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The most overlooked aspect of digital image editing is monitor calibration -- the process of making sure that your monitor accurately represents your images, and hence accurately represents what you are doing to your images when you tamper with them. This is something that almost all the pros do but that most amateurs have never even heard of. It is one of the things separates the "big boys" from the people who are "just getting into photography".

Uncalibrated monitors are lying bastards. An uncalibrated monitor might represent an image as being, say, less contrasty than it really is, or as having a color cast that it doesn't really have. Thus if you try to correct these problems by using some photo editing software, you might be making the real problems worse, or creating different or more serious problems. Color correction requires trusting your eye, but you can't trust your eye unless you can trust your monitor. Thus any money that you spend on digital image editing products for the purpose of color correction might as well be pissed down the drain if you don't calibrate your monitor. That's at best -- for often your images will look better untouched than if you modify them by reference to an uncalibrated monitor.

The solution requires getting a calibrator. The first step is to decide which one to buy.

Step 1: Choosing a Calibrator

Currently the most popular brands of monitor calibration devices are X-Rite and Datacolor .

As a rule, X-Rite products are slightly more expensive and tend to be slightly better. But I use a Datacolor product. The Datacolor Sypder3 was already out when I bought a used version of the Datacolor Spyder2 for $50 on ebay. It works very well.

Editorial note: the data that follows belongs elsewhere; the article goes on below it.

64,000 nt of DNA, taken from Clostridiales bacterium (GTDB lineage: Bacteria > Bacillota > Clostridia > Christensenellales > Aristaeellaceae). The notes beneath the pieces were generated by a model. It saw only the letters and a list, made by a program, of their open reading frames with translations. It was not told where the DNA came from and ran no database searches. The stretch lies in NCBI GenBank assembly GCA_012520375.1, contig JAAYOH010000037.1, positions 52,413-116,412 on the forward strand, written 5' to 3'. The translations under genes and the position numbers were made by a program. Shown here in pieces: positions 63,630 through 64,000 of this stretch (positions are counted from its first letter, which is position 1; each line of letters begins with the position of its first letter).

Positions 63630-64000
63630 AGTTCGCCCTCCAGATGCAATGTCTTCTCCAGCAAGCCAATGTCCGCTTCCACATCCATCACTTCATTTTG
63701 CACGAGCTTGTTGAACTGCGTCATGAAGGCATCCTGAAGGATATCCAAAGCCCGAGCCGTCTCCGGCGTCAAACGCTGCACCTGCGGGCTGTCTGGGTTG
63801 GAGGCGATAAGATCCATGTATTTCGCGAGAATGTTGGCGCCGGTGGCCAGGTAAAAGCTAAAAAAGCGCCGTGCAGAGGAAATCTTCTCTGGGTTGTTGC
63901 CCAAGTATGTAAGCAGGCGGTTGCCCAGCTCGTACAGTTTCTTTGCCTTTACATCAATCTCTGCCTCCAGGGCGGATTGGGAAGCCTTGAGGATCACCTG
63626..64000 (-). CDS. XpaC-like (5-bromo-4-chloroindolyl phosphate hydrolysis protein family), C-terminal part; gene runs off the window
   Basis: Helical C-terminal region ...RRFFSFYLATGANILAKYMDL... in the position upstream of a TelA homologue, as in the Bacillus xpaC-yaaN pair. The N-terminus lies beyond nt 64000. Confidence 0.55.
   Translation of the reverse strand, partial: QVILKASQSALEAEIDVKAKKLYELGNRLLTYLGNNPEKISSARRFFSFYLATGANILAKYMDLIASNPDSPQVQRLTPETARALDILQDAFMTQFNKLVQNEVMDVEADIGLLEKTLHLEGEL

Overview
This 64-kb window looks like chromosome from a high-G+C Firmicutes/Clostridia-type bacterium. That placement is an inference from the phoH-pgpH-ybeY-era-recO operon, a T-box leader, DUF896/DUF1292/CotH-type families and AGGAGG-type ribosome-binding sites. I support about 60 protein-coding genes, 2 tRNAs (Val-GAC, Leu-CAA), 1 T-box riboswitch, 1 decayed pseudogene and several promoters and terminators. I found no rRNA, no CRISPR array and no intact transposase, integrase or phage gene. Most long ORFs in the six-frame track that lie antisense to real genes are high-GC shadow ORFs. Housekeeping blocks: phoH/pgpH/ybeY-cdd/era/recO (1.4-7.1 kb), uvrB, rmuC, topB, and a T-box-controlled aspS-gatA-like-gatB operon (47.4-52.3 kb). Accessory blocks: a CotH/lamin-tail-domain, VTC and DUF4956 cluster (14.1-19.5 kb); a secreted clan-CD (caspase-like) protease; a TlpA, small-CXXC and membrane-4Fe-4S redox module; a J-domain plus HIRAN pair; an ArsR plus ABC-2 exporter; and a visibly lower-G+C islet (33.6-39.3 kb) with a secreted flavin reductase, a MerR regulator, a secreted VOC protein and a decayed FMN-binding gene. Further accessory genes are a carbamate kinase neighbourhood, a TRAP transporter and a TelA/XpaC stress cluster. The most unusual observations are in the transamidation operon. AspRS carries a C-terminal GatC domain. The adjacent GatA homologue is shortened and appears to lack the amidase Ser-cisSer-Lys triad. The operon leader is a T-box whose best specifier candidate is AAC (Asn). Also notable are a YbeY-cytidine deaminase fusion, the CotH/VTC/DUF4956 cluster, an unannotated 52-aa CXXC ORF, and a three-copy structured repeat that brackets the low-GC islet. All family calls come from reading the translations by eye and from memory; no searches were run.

Step 2: Using a Calibrator

Using a calibrator is easy.  All you have to do is plug it into a USB port, hang it in front of your monitor, and run the accompanying software.

You don't need to know how it works. But if you're curious, how it works is ingenious. By running through a series of shades of red, blue, green, and gray, the computer learns about the precise ways in which the monitor misrepresents the color data, and from this it figures out a way to outsmart the monitor in the future. In the future, it will lie to the monitor in such a way that the monitor's own lies will end up displaying the desired colors, so that the lies will all be canceled out in perfect fashion.

Step 3: Buy, Use, and Re-sell?

One option is to buy a calibrator on ebay, use it, and then turn around and re-sell it. This is roughly the $15 solution, assuming one will end up losing about $15 on shipping and ebay fees.

This solution is much better than not calibrating at all. However, professionals probably wouldn't do this, as a monitor's chemistry changes slightly over time, so that if one is being really picky then it is important to recalibrate on a regular basis: say, once a month.

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